|David Wheeler and Little Friend
It’s that time of year – baby bird season. Lots of people are finding baby birds in their yards, and want to help, bless them. Little birds can be so ugly they are cute. Unfortunately, a well-meaning human can be the death of a baby bird.
|Baby Tufted Titmouse
Here’s the problem. Birds, especially small song birds, grow up at an amazing pace. Sometimes it gets crowded with a nest of four babies, and one may fall or be pushed out of the nest. They are often ready to fledge (or fly and leave the nest) long before they look grown up. And long before they are ready to survive on their own.
People find these apparently helpless birds hopping on the ground and assume they have been abandoned by their parents. Usually this is not the case at all. Birds are wonderful dedicated parents, and if you step back and watch for a while, the parent is sitting nearby keeping a sharp eye out for the well-being of this baby.
Years ago, Creasey Mahan Nature Preserve had a rehabilitation center, and people still call us about injured or orphaned birds even though we are no longer involved in such activities. The best thing to do if you find a baby bird is nothing. I know that sounds cold hearted, but believe me, the parents are probably sitting their wishing you would just go away and leave their baby alone!
If you can find and reach the nest safely, try to put the baby back in it. Adults need to do this, not your human children please. And please, please, PLEASE do NOT try to raise the baby yourself. First, it is very difficult to determine what kind of bird this may be since most birds without feathers look the same, and you do not know what to feed it. Second, baby birds need to be fed about every 40 minutes. Professional rehabilitators of songbirds have been known to take them along everywhere they go (including restaurants and grocery stores) because they cannot leave the babies alone. Read Julie Zickefoose’s blog about one of her current rescues.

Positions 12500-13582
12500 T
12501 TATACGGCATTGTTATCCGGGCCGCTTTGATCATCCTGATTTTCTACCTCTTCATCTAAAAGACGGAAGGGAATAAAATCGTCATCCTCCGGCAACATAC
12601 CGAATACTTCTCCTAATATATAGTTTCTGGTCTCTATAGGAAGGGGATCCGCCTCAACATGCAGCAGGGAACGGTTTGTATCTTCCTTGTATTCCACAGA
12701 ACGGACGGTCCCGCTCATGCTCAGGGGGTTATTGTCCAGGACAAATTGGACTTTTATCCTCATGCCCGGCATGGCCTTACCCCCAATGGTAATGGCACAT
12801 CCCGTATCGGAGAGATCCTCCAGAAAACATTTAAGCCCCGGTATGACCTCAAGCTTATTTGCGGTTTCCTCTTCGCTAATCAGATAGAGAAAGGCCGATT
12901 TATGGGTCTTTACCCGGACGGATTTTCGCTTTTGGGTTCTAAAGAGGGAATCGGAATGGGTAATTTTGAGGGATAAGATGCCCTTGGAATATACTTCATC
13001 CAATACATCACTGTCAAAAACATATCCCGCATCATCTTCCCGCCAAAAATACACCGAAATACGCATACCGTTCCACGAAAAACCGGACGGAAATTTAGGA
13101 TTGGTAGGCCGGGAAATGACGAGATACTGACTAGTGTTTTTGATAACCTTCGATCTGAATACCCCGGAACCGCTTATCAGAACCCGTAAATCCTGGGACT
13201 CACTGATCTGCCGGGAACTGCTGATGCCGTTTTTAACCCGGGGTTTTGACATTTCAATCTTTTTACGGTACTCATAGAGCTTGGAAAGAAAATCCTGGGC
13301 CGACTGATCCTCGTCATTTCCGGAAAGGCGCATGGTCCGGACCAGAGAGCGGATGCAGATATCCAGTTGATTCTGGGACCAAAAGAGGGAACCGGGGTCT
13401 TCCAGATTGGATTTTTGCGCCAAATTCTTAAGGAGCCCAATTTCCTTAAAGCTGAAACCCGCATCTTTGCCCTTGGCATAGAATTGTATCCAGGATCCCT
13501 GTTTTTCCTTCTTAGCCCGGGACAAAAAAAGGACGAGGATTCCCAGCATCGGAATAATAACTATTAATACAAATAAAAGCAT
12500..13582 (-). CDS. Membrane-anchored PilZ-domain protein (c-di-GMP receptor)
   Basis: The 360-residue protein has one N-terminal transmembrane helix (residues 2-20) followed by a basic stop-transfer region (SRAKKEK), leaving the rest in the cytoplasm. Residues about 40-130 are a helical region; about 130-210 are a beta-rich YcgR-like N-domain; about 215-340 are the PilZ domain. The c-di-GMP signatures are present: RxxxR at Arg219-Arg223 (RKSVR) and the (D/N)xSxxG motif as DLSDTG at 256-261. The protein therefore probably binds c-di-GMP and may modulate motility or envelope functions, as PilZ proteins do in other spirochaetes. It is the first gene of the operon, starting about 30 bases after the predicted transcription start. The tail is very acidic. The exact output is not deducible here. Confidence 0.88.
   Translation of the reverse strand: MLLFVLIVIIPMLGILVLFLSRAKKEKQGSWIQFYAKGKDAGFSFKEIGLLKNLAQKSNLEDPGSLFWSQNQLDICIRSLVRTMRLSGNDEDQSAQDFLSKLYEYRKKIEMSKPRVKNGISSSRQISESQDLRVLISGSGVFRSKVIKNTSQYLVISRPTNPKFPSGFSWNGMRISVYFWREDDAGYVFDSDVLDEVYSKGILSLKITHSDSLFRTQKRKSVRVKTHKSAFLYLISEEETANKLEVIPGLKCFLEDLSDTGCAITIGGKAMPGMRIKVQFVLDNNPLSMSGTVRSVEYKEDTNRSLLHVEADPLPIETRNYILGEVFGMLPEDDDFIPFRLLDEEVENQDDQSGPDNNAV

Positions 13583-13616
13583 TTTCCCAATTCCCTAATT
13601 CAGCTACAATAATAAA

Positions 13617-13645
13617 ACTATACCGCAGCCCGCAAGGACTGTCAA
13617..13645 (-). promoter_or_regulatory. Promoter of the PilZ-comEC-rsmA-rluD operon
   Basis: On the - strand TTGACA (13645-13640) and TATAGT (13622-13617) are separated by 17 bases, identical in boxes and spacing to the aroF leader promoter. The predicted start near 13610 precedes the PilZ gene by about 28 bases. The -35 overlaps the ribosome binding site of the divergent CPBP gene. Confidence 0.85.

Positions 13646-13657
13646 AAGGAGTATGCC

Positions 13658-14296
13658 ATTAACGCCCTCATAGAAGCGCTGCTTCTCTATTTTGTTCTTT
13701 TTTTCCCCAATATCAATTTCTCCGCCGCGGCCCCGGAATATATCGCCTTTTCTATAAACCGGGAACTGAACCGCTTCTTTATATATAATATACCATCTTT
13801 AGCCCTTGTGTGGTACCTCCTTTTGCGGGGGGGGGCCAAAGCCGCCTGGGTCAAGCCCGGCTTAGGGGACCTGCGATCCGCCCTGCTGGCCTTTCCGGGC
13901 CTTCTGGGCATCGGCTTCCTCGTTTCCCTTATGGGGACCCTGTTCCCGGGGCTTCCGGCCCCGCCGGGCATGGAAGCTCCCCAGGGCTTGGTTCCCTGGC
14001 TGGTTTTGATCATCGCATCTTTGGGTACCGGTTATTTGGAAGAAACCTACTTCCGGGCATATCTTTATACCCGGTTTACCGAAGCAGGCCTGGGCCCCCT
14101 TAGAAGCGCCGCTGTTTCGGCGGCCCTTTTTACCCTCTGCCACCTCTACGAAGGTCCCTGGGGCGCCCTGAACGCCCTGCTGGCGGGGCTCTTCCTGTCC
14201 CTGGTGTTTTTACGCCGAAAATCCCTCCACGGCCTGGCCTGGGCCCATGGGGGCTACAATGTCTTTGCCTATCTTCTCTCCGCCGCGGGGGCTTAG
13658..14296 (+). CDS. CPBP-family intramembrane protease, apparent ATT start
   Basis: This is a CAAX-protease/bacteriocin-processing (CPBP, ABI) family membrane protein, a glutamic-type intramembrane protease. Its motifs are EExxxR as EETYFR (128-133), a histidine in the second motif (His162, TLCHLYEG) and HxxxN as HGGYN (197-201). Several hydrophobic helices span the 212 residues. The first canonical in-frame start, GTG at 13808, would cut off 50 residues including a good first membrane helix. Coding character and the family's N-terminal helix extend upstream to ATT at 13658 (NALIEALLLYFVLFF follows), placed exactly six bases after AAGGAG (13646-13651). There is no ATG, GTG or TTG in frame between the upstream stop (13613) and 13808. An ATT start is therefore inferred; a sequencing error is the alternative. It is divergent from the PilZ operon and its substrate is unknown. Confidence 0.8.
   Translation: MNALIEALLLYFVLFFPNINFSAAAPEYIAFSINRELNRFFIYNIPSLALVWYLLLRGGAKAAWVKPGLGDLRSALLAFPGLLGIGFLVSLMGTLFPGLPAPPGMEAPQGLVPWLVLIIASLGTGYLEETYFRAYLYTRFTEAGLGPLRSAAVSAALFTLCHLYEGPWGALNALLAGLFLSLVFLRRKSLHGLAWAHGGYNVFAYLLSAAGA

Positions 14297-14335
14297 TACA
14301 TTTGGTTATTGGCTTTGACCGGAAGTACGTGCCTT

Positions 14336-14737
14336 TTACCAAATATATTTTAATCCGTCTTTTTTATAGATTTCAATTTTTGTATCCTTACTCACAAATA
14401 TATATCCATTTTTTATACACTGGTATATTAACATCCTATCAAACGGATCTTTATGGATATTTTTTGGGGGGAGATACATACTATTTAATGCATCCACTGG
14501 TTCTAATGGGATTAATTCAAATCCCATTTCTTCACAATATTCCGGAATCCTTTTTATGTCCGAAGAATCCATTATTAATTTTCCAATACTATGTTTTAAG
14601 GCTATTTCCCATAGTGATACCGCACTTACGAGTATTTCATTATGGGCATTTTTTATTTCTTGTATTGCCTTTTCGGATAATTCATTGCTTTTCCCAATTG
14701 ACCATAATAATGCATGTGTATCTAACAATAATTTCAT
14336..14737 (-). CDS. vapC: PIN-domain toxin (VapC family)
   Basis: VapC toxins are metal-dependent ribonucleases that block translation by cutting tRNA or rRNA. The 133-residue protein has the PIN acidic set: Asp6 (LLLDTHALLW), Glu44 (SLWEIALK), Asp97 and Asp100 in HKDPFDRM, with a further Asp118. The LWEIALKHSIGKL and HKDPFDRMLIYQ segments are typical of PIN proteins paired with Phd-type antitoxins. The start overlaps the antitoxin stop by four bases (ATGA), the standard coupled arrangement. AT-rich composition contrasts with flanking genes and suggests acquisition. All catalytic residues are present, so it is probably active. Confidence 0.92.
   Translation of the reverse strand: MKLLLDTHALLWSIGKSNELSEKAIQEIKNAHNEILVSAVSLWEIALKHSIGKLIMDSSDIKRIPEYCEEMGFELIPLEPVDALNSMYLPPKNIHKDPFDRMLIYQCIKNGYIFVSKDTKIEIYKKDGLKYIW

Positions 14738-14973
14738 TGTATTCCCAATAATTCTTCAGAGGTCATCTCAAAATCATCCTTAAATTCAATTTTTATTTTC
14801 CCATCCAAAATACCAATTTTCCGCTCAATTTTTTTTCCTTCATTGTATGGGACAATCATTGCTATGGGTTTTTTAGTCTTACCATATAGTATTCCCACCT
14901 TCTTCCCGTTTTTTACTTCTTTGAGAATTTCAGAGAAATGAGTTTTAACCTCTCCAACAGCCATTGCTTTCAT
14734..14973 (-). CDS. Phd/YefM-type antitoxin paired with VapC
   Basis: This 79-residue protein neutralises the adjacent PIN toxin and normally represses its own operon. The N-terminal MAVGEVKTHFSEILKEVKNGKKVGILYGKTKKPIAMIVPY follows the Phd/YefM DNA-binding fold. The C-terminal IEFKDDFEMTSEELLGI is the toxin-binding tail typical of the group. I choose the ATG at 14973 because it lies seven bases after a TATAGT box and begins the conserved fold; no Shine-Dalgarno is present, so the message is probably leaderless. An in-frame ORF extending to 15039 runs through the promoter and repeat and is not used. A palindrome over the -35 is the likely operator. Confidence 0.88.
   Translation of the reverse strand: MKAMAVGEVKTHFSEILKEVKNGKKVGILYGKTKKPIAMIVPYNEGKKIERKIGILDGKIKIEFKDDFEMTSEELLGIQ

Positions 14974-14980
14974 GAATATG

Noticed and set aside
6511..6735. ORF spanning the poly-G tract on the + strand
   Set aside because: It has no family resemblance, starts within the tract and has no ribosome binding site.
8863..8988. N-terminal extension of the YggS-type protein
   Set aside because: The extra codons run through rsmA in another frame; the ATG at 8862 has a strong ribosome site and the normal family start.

|Click Chart to Enlarge
Remember, all birds (except House Sparrows and European Starlings) are protected under the Federal Migratory Bird Act, making it illegal to possess, harrass or interfere in any way with any bird. If you are concerned about the bird’s safety in your yard because of dogs or cats, put the bird under a bush, and take your pets back in the house. Cats shouldn’t be allowed to roam in any event, since the Pasteurella bacteria commonly found in the feline mouth, are extremely hazardous to birds. Even a simple puncture by a tooth can result in a fatal infection. Scratches from claws are also extremely dangerous, as the risk of infection is very real. Click here for a larger pdf version of this decision chart and some more sound advice on caring for baby birds.
If you are really concerned about the bird you’ve found, contact a licensed rehabilitator. Remember that rehabbers usually specialize (mammals, raptors only, etc.) and may not be able to care for the song bird you found. To Find a wildlife rehabilitator in your area, contact:
PS – The mother will not abandon the baby if touched by human hands. Birds have a very poor sense of smell.